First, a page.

I have been summoned to Court but am not comfortable to attend as I don’t feel I want to be a witness in this case, which may end up incriminating a friend of mine. Can I be forced to testify? What if I choose to lie or if I choose not to testify? Please guide me as this is a very sensitive issue for me and my family. TE, Moshi
If you lie while on oath, you can be charged with perjury which carries a jail sentence. It is your duty to say the truth and nothing but the truth when you are in the witness stand.
You can also be forced to testify. Our Penal Code states that any person who having been called upon to give evidence in a judicial proceeding, fails to attend or, having attended, refuses to be sworn or to make an affirmation, or having been sworn or affirmed, refuses without lawful excuse to answer a question or to produce a document or other thing, or remains in the room in which such proceeding is being had or taken, after the witnesses have been ordered to leave such room is guilty of a misdemeanor, and is liable to imprisonment for six months or to a fine not exceeding five hundred shillings.
If the offence is committed in view of the Court, the Court may cause the offender to be detained in custody, and at any time before the rising of the Court on the same day may take cognizance of the offence and sentence, the offender to a fine of four hundred shillings or in default of payment to imprisonment for one month. This same provision applies in a Primary Court notwithstanding that a person has not given oath.
Retaining electronic receipt
I went to a restaurant for lunch. After paying my bill, I did not keep the electronic receipt that was issued only to be caught by the TRA officers outside. I know it is necessary for the restaurant to issue the electronic receipt but do I, as a mere client having had lunch in a restaurant, have to retain the receipt? What are my rights as I see this as being very unfair? YU, Dar
The Tax Administration Act Regulations 2016 provide that a person to whom a fiscal receipt or invoice is issued shall demand and retain the receipt or invoice in his possession and shall, upon a request made by the Commissioner General or any officer authorised by the Commissioner General, produce the said receipt to the Commissioner General or such authorised officer. A person who demands a fiscal receipt or fiscal invoice upon purchasing goods or services and is denied, that person, shall immediately, report to the Commissioner General through the quickest means of such incident. You can see that you have both the obligation to demand a receipt and to retain it, and if you don’t, you commit an offence and will be fined. This is the law and you must comply. The TRA officers were merely doing their jobs.
We are a chain of shops and do not mind employing children during holidays or after school for them to get experience and some pocket money. Our HR person says this is absolutely illegal as children are not supposed to work in Tanzania. I find it very hard to understand why the law is so stiff when other countries allow children to work to save money. Kindly guide. TT, Mwanza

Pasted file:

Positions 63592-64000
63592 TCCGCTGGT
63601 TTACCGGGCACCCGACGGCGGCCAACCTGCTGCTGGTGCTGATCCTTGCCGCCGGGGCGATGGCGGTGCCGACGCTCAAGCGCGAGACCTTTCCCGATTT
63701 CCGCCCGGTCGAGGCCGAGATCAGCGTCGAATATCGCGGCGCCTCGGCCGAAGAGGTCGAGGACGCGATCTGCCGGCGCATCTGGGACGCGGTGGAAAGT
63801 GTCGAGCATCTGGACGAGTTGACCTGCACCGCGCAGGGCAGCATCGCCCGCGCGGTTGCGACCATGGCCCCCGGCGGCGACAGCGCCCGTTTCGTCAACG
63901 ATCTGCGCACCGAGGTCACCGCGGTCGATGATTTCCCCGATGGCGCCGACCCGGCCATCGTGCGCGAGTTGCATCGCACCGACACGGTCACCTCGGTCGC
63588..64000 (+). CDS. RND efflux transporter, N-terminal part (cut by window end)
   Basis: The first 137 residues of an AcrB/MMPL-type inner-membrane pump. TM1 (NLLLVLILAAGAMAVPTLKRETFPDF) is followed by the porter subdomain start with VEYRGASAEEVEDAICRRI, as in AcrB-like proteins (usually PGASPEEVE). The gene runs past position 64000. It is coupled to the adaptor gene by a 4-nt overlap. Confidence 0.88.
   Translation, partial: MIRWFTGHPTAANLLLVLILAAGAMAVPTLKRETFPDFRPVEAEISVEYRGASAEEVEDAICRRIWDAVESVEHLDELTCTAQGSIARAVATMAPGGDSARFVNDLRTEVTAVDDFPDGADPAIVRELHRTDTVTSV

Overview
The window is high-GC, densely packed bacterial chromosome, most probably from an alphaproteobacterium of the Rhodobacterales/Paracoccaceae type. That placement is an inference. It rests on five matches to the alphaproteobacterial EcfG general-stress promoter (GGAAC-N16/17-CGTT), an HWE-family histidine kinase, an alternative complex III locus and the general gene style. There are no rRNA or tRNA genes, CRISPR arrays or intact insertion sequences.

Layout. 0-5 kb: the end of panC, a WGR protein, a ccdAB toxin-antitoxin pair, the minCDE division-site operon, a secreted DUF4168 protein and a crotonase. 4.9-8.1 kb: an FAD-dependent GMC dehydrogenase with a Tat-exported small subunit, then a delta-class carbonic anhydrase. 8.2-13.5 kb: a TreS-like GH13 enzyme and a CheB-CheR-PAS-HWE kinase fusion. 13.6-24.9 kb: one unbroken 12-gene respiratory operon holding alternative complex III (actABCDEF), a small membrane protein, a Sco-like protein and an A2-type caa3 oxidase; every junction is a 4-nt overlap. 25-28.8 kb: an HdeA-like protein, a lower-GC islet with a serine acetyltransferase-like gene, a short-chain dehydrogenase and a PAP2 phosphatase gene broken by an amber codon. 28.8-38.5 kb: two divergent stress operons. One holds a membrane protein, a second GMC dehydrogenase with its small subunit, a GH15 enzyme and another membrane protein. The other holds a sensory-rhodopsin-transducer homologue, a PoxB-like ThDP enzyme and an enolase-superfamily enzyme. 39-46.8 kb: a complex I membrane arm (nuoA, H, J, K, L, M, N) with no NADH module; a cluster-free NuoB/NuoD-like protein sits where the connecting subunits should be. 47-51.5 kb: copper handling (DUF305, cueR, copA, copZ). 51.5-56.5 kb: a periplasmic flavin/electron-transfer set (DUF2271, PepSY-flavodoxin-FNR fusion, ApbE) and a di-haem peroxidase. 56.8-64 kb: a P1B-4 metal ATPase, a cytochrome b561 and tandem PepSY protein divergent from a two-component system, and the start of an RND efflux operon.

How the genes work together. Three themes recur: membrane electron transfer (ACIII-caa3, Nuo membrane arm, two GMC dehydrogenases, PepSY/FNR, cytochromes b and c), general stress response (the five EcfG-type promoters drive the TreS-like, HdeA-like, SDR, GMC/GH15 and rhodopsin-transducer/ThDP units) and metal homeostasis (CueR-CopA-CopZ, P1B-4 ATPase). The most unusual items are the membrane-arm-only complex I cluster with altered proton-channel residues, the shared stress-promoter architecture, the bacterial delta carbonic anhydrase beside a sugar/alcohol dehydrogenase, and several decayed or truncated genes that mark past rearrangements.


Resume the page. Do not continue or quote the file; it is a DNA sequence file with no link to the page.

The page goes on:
According to the Employment and Labour Relations Act you cannot employ a child below the age of 14. However, a child of fourteen years and above who is on leave, has completed his studies or is not in school for any justifiable reason, may be employed to work in an establishment for not more than six hours per day, and not in a job that is hazardous or hard labour.
This law further states that no child who is still attending school shall be required or permitted to work in any establishment in excess of three hours per day.
A child cannot also work overtime or between 8pm and 6am (night shifts). In terms of carrying load, a child between 14 and 16 years is not allowed to carry load of more than 15 kgs, and a child between 16 and 18 cannot carry load of more than 20 kgs.
Checking of person’s immigration status
I know of a person who I highly suspect of being illegally in Tanzania. Is there any way I can check his permit status online? AM, Dar
Section 8 of the Non Citizens (Employment Regulation) Act 2014 provides for a work permit register that is to be kept and maintained by the labour commissioner where information relating to work permit and certificate of exemptions including other information is recorded. This is not an online register but a manual one.
Hence the work permit register is publicly available, and must be mandatorily maintained by the labour commissioner. This law provides that you can peruse the register and even make copies from it after paying a USD 50 fee. We recommend that you proceed contact the office of the labour commissioner and look at this register where all relevant details will be available to you.
Remember that he requires both a work permit and a residence permit to live legally in Tanzania and both must co exist at the same time to allow the person to legally work here. This is sometimes overlooked or confused by many applicants lending them in a great deal of trouble.